Male and Female Stegosaurus?

Usually I leave dinosaurs to the dinosaur experts…
but this new paper seems to be appropriate fodder.

Figure 1. Click to enlarge. According to Saitta 2015, male and female Stegosaurus can be differentiated by their plates.

Figure 1. Click to enlarge. According to Saitta 2015, male and female Stegosaurus can be differentiated by their plates.

 

A recent PlosOne paper by Saitta (2015) claims Stegosaurus sexual dimorphism can be determined by plate shape (Fig. 1).

Unfortunately others disagree.
Drs. Kevin Padian and Ken Carpenter raised serious issues here.

And part of the problem,
perhaps a major part of the problem, is the lack of articulation in the specimens (Fig. 2).

Figure 2. An insitu plot of the Stegosaurus material. Deep blue colors indicate plates, provided by Saitta. Three pelves of different shapes and sizes are marked. Arrows point anteriorly. This is a jumble. And the plates are disarticulated.

Figure 2. An insitu plot of the Stegosaurus material. Deep blue colors indicate plates, provided by Saitta. Three pelves of different shapes and sizes are marked. Arrows point anteriorly. This is a jumble. And the plates are disarticulated.

A plot
of the in situ specimens (Fig. 2)  indicates that at least three individuals are shown in disarray here, (five were mentioned and likely the others are from other parts of the site). One is smaller than the others. How is it possible to match plates to pelves? And how do all the other bones fit herel? I would not want to attempt a reconstruction with this scattering of at least three individuals.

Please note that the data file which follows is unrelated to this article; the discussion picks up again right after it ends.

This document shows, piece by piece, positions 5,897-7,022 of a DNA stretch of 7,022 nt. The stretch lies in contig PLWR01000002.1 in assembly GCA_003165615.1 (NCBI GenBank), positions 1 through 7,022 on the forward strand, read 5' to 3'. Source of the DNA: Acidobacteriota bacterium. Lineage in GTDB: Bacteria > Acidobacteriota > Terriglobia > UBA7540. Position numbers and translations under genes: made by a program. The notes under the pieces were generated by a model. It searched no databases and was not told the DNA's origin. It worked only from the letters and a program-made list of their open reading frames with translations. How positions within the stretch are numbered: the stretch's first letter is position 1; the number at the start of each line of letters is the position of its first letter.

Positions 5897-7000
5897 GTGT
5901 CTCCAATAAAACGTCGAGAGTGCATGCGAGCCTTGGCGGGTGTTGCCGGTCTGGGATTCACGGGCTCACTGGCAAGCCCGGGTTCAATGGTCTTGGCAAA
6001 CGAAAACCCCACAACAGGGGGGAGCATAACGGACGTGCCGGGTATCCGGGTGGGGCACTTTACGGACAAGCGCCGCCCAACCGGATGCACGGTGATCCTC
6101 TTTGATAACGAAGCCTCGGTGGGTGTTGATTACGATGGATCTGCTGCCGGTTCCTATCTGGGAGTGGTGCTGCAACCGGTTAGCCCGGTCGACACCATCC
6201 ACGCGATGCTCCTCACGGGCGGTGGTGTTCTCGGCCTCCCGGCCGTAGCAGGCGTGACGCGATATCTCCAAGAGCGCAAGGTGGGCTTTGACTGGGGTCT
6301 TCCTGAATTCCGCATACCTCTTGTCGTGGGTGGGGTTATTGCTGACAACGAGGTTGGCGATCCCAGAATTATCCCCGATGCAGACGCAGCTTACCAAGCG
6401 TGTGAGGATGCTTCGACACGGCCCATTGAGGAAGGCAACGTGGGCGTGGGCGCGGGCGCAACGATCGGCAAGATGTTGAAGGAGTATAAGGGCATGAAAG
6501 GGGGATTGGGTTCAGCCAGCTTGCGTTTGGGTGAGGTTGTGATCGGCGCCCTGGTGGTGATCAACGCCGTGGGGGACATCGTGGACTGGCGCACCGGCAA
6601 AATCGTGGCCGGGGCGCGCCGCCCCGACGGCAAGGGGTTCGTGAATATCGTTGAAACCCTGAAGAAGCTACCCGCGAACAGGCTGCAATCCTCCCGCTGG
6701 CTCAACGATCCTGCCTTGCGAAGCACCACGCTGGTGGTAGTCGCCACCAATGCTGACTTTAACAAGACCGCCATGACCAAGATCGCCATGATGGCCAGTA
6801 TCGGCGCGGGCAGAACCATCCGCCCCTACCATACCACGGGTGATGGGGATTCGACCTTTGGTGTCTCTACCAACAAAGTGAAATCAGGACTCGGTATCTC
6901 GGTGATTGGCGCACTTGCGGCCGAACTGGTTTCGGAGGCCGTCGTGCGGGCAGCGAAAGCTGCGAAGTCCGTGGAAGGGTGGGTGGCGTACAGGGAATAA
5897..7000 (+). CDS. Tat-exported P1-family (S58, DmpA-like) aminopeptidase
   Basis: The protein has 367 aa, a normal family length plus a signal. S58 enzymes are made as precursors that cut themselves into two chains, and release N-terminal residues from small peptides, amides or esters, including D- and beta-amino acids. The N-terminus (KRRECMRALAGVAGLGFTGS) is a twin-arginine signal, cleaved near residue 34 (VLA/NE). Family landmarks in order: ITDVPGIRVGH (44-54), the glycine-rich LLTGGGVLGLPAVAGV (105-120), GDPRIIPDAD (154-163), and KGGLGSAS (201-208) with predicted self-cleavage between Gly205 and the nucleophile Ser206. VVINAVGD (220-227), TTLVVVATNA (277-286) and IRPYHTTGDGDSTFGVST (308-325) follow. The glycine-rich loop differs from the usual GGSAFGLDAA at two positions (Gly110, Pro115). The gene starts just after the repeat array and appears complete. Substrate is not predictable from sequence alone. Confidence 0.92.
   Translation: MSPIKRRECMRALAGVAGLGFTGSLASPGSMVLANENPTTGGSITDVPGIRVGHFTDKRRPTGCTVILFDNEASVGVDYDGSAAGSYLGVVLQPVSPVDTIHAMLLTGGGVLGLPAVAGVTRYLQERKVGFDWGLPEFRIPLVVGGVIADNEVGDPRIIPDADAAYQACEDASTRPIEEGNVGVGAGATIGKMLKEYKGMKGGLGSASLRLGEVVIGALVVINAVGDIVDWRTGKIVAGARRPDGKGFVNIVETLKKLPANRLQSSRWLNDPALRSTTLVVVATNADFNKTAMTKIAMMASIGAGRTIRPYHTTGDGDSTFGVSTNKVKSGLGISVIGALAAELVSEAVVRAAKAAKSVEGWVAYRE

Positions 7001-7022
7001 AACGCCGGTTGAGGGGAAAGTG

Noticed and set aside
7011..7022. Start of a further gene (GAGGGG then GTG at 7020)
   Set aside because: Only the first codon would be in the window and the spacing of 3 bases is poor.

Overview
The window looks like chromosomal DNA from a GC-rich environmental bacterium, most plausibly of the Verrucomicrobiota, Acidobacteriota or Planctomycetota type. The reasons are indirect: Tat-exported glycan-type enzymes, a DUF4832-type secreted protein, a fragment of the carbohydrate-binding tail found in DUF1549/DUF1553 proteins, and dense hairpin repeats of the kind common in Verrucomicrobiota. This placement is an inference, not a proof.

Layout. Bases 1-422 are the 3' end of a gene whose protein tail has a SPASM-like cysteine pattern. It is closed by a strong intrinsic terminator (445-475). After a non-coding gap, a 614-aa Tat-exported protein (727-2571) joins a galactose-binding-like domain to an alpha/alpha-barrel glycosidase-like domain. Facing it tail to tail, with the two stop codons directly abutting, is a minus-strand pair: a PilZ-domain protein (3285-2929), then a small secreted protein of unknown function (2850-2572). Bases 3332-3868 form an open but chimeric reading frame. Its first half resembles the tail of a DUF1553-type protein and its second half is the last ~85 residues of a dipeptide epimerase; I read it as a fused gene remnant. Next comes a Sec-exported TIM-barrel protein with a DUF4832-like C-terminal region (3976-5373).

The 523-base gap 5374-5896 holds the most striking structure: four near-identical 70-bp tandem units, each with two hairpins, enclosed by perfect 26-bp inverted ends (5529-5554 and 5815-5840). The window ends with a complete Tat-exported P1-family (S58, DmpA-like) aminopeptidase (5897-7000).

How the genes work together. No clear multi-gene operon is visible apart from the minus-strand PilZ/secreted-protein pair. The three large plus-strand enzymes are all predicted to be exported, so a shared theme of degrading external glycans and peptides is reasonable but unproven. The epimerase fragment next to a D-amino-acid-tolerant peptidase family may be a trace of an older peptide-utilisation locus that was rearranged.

This is a hard hypothesis to substantiate. 
Not only do different stegosaurs have different shaped plates, but nearly every plate on every stegosaur is distinct, even in articulated specimens.

What I find most interesting…
How did Drs. Padian and Carpenter get their comments published online at ScienceMag.org on the same day the PlosOne paper came online? Only Carpenter is listed in the acknowledgments (for providing specimen photos). Both are listed in the references.  I assume they were not referees, but must have been granted access to the paper prior to publication.

And, why are their no comments in the COMMENTS section for this paper (at the time of this publication)? That’s the standard operating procedure for PlosOne papers.

References
Saitta ET 2015. Evidence for Sexual Dimorphism in the Plated Dinosaur Stegosaurus mjosi (Ornithischia, Stegosauria) from the Morrison Formation (Upper Jurassic) of Western USA. PLoS ONE 10(4): e0123503. doi:10.1371/journal.pone.0123503

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